The Editorial reviews reveal enough of the outline of the story; my intention is to tell readers just how profound is the experience of reading this novel. I was literally and literarily transported while reading and was engaged deeply by the third sentence. I am an RN that works in a neuro-psychiatric treatment center on an adolescent ward, so I usually avoid the subject matter in novels and look for different experiences; however, this story transcends the subject matter. Powers takes an aerial view of the life of an individual, the loneliness and solitude, while the characters strive to bridge the gap and explore the gap of connectedness. There is not one false note or sliver of self-consciousness in this exquisitely constructed story. Pathos without any treacly sentiment, startling science written poetically, and ancient rhythms humming all over. Powers has an amazing grasp of the utter incomprehensibility of time, and as in his previous novels, time is a major theme. I could read this story for the passages about time(and the cranes and the imagery) alone. However, there is a solid suspense mystery thriller, also, that keeps you on the edge even while you fall in love with the writing itself and go back and read passages just for its beauty.
Mark Schluter suffers a closed-head injury after his truck veers off the road. He is then the first diagnosed case of Capgras syndrome sustained from injury rather than psychiatric etiology. Powers uses Capgras syndrome (the neurological disorder causing inability to recognize those closest to him while perceiving others accurately) to explore philosophical issues of memory, human fragility, and the vague recognition of the human brain. He delves into consciousness, reciprocity, the two-way valve between the head and the heart of the self, and the division between the human and the natural world. Powers' theme is dualism--familiar vs defamiliarization, and how that echoes in our perceptions of self and our relationship with our family and our environment, both personal and ecological.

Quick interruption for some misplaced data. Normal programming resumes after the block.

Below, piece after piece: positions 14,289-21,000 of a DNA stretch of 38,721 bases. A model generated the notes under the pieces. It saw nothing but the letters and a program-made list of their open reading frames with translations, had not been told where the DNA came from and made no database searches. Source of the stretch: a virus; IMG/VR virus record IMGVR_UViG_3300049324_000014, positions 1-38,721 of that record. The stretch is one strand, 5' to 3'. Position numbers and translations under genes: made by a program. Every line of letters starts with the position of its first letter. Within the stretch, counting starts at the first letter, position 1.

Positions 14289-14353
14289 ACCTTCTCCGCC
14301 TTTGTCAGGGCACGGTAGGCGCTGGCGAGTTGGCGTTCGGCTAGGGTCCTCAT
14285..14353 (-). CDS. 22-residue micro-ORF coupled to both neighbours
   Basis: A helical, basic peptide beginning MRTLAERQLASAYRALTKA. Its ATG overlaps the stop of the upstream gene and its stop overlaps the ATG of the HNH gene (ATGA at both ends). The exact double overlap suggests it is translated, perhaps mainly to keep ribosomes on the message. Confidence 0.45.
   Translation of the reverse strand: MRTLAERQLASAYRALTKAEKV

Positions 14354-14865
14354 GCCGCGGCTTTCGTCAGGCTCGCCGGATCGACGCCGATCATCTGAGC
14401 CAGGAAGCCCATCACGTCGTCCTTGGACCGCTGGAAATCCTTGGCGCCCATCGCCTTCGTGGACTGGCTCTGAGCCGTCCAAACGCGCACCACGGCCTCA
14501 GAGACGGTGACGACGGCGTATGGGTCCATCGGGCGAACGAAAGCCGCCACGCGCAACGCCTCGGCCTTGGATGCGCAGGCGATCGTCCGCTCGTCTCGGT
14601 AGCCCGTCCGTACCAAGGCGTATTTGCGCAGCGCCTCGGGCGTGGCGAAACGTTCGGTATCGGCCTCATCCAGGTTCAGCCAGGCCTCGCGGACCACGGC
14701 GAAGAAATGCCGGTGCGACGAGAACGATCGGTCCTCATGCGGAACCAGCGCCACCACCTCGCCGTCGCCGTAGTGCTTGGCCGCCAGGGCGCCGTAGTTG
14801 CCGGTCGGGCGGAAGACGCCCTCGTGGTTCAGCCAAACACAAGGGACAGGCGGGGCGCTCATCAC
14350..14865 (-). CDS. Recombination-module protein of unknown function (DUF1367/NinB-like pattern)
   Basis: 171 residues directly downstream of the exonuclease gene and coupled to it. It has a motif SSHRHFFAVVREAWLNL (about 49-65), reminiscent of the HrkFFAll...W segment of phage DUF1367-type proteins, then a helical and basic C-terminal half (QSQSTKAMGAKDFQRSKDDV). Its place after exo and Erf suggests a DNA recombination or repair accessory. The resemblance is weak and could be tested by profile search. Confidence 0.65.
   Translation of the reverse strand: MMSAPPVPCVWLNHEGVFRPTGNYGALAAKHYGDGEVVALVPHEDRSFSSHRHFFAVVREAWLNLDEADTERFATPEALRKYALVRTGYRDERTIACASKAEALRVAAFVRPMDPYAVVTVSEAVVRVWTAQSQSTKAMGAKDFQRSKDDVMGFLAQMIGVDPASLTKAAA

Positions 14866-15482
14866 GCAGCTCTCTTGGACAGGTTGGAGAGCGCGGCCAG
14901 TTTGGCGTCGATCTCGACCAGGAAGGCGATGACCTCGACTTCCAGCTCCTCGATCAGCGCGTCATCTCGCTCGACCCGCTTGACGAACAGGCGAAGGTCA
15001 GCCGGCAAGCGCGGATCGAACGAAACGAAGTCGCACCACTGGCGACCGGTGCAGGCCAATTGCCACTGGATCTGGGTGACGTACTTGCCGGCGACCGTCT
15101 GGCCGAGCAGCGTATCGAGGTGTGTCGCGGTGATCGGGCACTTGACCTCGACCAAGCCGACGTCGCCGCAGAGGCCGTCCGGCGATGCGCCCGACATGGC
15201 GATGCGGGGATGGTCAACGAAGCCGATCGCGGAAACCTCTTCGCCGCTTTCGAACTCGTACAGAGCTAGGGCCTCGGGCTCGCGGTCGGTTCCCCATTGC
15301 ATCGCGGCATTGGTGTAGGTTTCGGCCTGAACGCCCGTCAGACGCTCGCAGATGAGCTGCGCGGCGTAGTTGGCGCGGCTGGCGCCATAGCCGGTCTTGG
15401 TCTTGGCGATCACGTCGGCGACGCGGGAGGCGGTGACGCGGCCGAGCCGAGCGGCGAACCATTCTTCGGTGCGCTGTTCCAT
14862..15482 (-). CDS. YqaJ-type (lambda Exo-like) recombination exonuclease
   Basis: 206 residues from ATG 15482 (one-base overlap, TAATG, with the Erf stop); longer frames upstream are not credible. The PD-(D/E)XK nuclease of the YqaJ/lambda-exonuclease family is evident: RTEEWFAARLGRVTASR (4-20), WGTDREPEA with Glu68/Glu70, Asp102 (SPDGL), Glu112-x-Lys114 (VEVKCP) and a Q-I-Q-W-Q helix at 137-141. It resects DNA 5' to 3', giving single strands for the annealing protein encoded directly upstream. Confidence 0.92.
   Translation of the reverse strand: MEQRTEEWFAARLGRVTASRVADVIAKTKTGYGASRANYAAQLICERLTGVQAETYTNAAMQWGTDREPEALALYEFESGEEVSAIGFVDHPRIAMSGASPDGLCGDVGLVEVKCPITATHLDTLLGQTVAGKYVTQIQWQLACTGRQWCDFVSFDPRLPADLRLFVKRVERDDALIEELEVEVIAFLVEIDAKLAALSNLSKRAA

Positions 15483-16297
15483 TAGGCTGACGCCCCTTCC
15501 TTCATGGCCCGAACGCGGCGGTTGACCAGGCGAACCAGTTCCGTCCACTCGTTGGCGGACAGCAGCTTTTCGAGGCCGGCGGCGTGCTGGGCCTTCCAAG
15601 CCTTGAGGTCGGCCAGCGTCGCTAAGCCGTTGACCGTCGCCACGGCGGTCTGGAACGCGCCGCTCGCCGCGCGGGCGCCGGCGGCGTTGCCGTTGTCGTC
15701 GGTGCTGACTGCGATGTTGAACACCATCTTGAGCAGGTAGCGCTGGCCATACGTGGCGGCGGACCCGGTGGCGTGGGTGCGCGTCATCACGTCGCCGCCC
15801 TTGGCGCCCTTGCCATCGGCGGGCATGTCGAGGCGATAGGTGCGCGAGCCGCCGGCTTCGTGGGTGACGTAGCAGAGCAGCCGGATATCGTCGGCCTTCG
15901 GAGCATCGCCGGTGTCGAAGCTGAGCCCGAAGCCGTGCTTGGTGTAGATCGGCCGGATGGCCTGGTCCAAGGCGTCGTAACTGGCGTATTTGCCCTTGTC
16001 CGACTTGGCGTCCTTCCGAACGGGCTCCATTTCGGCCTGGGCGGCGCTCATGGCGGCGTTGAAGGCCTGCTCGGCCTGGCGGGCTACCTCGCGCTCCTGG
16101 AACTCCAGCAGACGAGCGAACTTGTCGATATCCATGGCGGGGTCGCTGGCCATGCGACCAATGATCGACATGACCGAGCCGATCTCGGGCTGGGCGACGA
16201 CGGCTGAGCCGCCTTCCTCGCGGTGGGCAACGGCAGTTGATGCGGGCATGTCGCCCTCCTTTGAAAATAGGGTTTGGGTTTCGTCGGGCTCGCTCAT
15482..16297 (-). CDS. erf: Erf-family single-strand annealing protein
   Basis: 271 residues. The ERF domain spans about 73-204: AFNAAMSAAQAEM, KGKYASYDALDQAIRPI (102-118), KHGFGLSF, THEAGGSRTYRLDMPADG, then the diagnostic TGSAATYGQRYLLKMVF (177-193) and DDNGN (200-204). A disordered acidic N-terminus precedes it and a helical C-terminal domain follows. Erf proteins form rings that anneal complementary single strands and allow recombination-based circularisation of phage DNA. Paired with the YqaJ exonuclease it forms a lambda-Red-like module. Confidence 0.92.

Mark feels exiled from his sister Karin, whom he no longer recognizes, and Karin in turn feels exiled from her brother, shattered at the way this disease symbolizes her separateness from her own self and the world around her.
Powers' explorations of neurology and ecology render a chilly warmth to the story. His heart pumps clearly throughout the pages, and he bridges the (DeLillo)authorial distance by making accessible the burning concerns of everyman. The coldness of Nebraska and his virtuosity in geological and georgaphical descriptions is heated by the eerie passion of the story, the tenderness of the characters and the haunting allegorical presence of the cranes.
This book has circulated through my dreams on several occasions; The Echo Maker certainly lives up to its title. Also, the characters are well drawn and sympathetic, and you care deeply about what happens to them. Interestingly, although the author's main protagonist in Galatea 2.2 was named Richard Powers, I felt him undulating enigmatically in this novel even more so than the former.
There is something so powerful and reverberating and epic about The Echo Maker that you want to embrace the author. It is sublime, soulful, exalting, eternal, and yet grounded and accessible.
I'm not sure why literary critics like books like this. The plot is interesting and weaves, in Mr. Powers' normal fashion, elements of life, science, and philosophy in an articulate manner. However in his past books I always had the feeling that Mr. Powers really had a gut understanding of the science and was able to reflect on it in such a way as to make us see the relevance to everyday lives; this is not the case with `The Echo Maker.' You more or less get the feeling that the science, neurophysiology in this case, was a `cut and paste' from Web sites. Also at least some of the information about Sandhill Cranes, an important part of the plot, was either out of date or misinformed.
Having said all this I still recommend this book for many reasons. Richard Powers is in my opinion, one of the very best novelists writing in America today. His work is solid and will stand the test of time. Why his much superior previous works were not given the attention of this one I attribute more to the strange tastes of the literati than to Powers' talent. Obviously some Amazon readers really liked this book and one review said the important thing to me; if this is the first Richard Powers' book you read it will likely make you want to read more.